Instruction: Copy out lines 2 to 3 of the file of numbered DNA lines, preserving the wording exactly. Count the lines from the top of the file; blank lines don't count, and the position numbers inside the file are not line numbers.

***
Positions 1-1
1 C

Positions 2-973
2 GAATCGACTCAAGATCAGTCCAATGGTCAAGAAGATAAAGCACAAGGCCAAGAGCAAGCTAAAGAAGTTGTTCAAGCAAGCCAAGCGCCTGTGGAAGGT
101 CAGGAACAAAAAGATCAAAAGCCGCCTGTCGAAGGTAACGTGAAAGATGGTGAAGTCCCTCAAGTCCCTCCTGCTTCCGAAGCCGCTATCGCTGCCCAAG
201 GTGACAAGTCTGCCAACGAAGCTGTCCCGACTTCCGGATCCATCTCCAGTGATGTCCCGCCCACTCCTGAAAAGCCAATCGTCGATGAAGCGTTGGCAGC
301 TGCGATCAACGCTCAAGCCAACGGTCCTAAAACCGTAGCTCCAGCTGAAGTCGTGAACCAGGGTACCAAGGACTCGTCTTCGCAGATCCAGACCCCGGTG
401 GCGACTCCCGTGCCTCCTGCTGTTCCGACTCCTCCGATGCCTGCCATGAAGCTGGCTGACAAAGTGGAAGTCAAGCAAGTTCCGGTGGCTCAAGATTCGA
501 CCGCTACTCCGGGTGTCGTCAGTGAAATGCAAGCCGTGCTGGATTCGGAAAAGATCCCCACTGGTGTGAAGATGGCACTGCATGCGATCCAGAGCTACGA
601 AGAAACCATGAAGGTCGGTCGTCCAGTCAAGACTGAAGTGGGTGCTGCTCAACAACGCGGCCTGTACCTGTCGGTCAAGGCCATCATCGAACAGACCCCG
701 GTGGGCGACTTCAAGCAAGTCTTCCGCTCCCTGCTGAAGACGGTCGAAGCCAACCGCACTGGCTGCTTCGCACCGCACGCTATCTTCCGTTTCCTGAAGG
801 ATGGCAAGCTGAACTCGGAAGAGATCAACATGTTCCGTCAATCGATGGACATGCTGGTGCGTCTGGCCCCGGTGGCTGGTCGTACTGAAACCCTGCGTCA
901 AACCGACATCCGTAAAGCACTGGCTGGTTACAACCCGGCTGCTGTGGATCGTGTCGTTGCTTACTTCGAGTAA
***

1 C

Positions 2-973